# Chapter 9 Economic Growth and Rising Living Standards

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Chapter 9 Economic Growth and Rising Living Standards

Why is Economic Growth Important?
Economic growth means rising living standards measured as growth in real GDP per person (per capita). Real GDP per capita = 𝑅𝑒𝑎𝑙 𝐺𝐷𝑃 𝑃𝑜𝑝𝑢𝑙𝑎𝑡𝑖𝑜𝑛 Higher real income/GDP per capita associated with a higher quality of life Real per capita is not a perfect measure. want to consider items such as education, environment, good health, leisure time distribution of income

High Quality of Life in Wealthy Countries Goes Beyond GDP

Importance of Economic Growth
Small differences in GDP growth rate matter a lot over time The rule of 70 if a variable is growing by X percent per year it will double in approximately 70 / X years 70/2 = 35 years (2% growth per year) 70/4 = 17.5 years (4% growth per year)

Meaning and Importance of Economic Growth
US real GDP per capita in 2013 was \$50,000 At 2% annual growth, this will grow to \$50,000(1.02)20 =\$74,300 in 20 years At 3% annual growth, this will grow to \$50,000(1.03)20 =\$90,300 in 20 years

Suppose you have \$50,000 to invest - At 2% annual growth, say in a savings account, this will grow to \$50,000(1.02)20 =\$74,300 in 20 years At 7%, in the stock market, \$50,000(1.07)20 =\$193,480 in 20 years Growth rates matter!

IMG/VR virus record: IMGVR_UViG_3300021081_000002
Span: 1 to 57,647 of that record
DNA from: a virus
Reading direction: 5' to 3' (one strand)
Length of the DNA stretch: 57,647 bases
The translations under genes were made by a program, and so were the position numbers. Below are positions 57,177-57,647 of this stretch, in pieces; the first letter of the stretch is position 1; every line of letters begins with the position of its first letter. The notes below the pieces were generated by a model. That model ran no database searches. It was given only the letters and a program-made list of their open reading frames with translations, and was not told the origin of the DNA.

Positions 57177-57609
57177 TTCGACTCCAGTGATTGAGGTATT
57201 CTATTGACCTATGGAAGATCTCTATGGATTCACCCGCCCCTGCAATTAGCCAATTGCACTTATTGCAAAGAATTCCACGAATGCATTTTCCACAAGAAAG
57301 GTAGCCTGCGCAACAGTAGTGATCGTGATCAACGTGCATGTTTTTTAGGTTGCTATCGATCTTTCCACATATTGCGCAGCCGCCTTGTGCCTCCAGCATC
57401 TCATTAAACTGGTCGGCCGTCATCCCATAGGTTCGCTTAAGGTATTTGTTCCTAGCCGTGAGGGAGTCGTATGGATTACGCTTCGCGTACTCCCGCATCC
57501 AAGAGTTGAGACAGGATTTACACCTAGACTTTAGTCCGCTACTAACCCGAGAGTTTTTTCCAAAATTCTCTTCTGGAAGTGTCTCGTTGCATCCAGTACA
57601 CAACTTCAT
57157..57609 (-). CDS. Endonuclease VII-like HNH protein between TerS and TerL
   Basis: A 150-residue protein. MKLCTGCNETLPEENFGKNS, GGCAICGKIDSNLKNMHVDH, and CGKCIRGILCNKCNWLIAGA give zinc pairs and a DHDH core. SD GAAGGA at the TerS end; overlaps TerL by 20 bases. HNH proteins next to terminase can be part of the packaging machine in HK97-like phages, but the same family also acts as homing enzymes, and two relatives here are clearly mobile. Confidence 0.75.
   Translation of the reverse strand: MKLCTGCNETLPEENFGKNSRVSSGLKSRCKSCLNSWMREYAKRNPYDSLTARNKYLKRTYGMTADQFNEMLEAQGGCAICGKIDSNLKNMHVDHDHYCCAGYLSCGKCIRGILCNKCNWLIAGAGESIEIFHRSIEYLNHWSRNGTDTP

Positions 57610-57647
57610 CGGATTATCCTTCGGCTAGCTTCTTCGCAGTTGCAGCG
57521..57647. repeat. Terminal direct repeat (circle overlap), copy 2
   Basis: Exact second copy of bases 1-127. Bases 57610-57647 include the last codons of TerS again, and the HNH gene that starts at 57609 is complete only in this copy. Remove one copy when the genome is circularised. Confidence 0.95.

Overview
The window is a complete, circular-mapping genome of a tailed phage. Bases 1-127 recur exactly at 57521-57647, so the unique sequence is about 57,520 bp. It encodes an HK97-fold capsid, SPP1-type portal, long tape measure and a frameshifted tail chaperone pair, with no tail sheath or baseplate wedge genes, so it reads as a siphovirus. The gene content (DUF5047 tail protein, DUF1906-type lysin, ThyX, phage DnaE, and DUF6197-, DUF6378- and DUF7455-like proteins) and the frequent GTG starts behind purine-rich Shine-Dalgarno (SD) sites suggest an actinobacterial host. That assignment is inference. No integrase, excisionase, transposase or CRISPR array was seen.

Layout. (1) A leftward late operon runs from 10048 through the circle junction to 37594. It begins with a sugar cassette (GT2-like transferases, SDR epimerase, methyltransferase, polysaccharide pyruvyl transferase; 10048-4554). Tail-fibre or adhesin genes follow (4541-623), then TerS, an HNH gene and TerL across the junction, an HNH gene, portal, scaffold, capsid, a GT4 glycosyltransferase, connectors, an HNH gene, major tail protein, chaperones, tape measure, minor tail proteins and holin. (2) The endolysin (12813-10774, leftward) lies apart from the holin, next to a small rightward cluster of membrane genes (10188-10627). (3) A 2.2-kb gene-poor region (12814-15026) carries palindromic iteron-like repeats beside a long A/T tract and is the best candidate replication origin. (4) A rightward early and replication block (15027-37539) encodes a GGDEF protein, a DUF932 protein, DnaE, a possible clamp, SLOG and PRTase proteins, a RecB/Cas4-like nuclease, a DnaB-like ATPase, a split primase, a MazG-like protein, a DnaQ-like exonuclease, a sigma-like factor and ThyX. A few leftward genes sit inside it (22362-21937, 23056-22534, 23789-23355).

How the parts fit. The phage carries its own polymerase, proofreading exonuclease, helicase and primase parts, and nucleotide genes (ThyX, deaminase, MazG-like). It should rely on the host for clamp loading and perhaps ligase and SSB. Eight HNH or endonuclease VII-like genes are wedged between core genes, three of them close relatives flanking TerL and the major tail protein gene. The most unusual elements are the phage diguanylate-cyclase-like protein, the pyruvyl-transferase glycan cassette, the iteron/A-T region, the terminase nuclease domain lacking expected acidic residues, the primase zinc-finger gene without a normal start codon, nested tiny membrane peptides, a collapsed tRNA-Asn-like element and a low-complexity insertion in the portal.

Importance of Economic Growth
A country that was once poor can become rich Late 1960s: South Korea and Singapore began growing rapidly 1980s: China and India started experiencing economic growth

What Makes Economies Grow?
Four things: 1. Labor productivity – output per hour total output divided by total hours worked 2. Average number of hours per worker total hours divided by total employment 3. Fraction of the Population that is working. The Employment–population ratio (EPR) Total employment divided by total population 4. The size of the population

What Makes Economies Grow?
Total Output (Real GDP) - Here’s why!

Growth Equation Percentage growth rate of real GDP per capita is the sum of the growth rates of productivity, average hours, and the employment-population ratio An increase in any of the variables on the right will create a rise in living standards

Factors Contributing to Growth in U.S. Real GDP Per Capita
They are not equally important Average hours has not been an important determinant of growth

Growth in the EPR Employment-population ratio, EPR, increases when total employment rises at a faster rate than the population

Growth in the EPR Causes for total employment to increase
increase in labor supply increase in labor demand Increase in labor supply higher employment, higher EPR for a given population equilibrium real wage drops higher GDP Higher real GDP per capita (for a given population)

An Increase in Labor Supply